Every sentence must have a subject. Any pronoun used to replace a noun that serves as the subject of the sentence comes from the subject case and is called a “subject pronoun.” Subject pronouns have been used throughout this text in conjugation charts; the order in which subject pronouns appear in conjugation charts is important because the other cases of pronouns are written in the same order.
Note the order and grouping of the pronouns in Table . Notice that nosotros/nosotras is across from yo; vosotros/vosotras is across from tú; él is across from ellos; ella is across from ellas; and usted is across from ustedes. It is important to maintain this form when you write the pronouns in a conjugation chart.
The pronouns listed above are arranged in a chart form that is used for grammatical explanations. Grammatical terms such as “first person singular” or “third person plural” are often used to identify pronouns listed in a specific order. Each different pronoun case is listed in the same order as the subject pronouns listed above. Any new pronoun case presented in this book will be in the same order as the subject case.
The pronouns in the top row ( yo and nosotros) are called first person pronouns. On the left is the first person singular ( yo) and on the right is the first person plural ( nosotros). In English, when I have a group with me, the plural of “I” is “we.” The same is true in Spanish, the plural of yo is nosotros (or nosotras if we are all females).
Pronouns in the second row are second person pronouns ( tú and vosotros/vosotras). On the left, tú refers to one person; on the right, vosotros or vosotras refers to more than one person, as in the English “you guys” or “y'all.”
The pronouns in the third, fourth, and fifth rows are called third person pronouns. There is a third person singular pronoun for each gender: él and ella. The third person plural also specifies gender ( ellos or ellas); you use it when talking about any group of people or things that does not include yourself.
In English, because things or inanimate objects do not have gender, the pronoun “it” is used to represent a thing or inanimate object that is the subject of the sentence. There is no Spanish equivalent to the subject pronoun “it” because, in Spanish, all nouns are either masculine or feminine. If you want to say something such as, “It's important,” or, “It's raining,” you simply use the él form of the verb with no subject pronoun.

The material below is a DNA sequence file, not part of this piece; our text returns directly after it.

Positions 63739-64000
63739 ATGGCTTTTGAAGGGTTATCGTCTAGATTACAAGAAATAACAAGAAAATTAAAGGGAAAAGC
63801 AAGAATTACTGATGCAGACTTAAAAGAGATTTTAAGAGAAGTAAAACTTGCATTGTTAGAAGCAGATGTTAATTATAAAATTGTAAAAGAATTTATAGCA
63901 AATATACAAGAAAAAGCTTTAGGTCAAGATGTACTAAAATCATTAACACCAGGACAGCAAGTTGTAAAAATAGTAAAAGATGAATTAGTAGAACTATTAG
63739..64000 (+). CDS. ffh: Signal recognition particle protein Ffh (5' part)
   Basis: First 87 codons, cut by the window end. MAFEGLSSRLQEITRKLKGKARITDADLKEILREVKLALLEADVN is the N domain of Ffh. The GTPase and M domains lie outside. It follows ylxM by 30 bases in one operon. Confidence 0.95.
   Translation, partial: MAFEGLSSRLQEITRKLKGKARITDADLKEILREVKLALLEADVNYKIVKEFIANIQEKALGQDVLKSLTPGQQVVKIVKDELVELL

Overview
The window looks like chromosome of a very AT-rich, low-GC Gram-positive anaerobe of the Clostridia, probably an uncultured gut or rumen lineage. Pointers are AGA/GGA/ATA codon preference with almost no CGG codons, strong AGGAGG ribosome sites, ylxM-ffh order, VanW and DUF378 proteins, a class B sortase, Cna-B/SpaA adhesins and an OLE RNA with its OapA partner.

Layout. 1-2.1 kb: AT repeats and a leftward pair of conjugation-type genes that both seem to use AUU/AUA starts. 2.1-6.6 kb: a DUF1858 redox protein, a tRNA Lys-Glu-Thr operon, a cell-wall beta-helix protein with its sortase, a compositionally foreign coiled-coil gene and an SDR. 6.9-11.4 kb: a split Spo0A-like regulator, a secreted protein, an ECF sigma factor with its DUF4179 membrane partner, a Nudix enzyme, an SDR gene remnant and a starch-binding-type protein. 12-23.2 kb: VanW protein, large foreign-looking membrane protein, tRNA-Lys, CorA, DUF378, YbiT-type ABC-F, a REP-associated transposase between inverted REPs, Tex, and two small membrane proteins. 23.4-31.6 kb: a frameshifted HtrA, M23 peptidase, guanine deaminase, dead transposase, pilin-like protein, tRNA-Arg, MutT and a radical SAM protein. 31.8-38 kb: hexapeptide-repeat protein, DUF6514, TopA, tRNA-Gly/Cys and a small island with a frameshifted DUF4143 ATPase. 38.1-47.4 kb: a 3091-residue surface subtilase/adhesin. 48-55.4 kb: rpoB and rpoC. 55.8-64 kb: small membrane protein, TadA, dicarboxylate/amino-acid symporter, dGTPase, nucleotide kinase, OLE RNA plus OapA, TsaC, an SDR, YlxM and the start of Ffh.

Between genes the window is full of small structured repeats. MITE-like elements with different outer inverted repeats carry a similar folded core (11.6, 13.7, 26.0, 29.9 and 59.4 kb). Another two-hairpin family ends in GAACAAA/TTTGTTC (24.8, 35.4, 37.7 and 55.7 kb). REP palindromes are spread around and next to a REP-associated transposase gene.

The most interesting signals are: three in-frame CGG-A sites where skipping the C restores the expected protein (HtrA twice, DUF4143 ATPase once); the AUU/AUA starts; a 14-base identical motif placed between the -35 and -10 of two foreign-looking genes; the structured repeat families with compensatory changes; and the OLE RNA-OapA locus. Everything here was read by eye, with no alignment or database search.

In the subject pronoun chart, usted and ustedes are tricky. Even though they both mean “you” and “you” is a second person pronoun in English, these two “respectful” pronouns are treated as third person pronouns in Spanish (and, thus, are listed with the third person pronouns).
The second person pronoun in English is “you.” This is an extremely vague pronoun because it can refer to one person or to more than one person (as in “you guys” or “y'all”). Spanish, however, has singular and plural versions of “you.” The singular pronoun usted is often abbreviated Ud, and the plural version ( ustedes) is abbreviated as Uds.
Usted, however, is not always the appropriate pronoun to use for “you”: The pronoun tú is the informal way to say “you.” Tú is used when you are speaking to someone younger than you or to someone who is a close friend or family member. You must consider whether you should use the “friendly” or “informal” tú, or the “respectful” or “formal” usted, depending on the age and position of the person you are calling “you.”
It is always safer to use the usted way of saying “you” unless you are absolutely certain that you won't be insulting someone by using the informal tú pronoun. (Although, in our current culture, some people don't want to be referred to as usted because they say it makes them feel old.) The plural form of tú is vosotros or vosotras, which is rarely used outside of Spain. Latin Americans generally use ustedes for the plural of both tú and usted. Some people don't bother to learn the vosotros/vosotras pronoun because ustedes can be used as the plural form of “you” for any situation. Because Spanish is new to you, it's easier to use ustedes any time you want to address a group as “you guys” or “y'all.”
There is not always an easy match between English and Spanish pronouns. The list below is not presented in standard chart form, but, rather, is meant to help you understand what each of the subject pronouns means.
usted (Ud.) = you (formal)
ustedes (Uds.) = you (plural)
Subject pronouns in Spanish are generally not capitalized unless they are the first word in a sentence. Notice, however, that the abbreviated forms Ud. and Uds. are always capitalized, although the longer versions ( usted and ustedes) are not capitalized except when they're the first word in a sentence. You don't think about the fact that the English pronoun “I” is always capitalized, but you must remember that the Spanish equivalent ( yo) is not capitalized unless it is the first word of the sentence.
It is important to know that the top row is called first person ( yo and nosotros/nosotras). The second row is called the second person ( tú and vosotros/vosotras), and anything lower on the chart is called the third person ( él, ella, usted, ellos, ellas, and ustedes).
The pronouns in the left‐hand column of the chart are all singular ( yo, tú, él, ella, and usted) and those on the right‐hand side are their plural equivalents. The plural of yo is nosotros/nosotras, the plural of tú is vosotros/vosotras, the plural of él is ellos, the plural of ella is ellas, and the plural of usted is ustedes.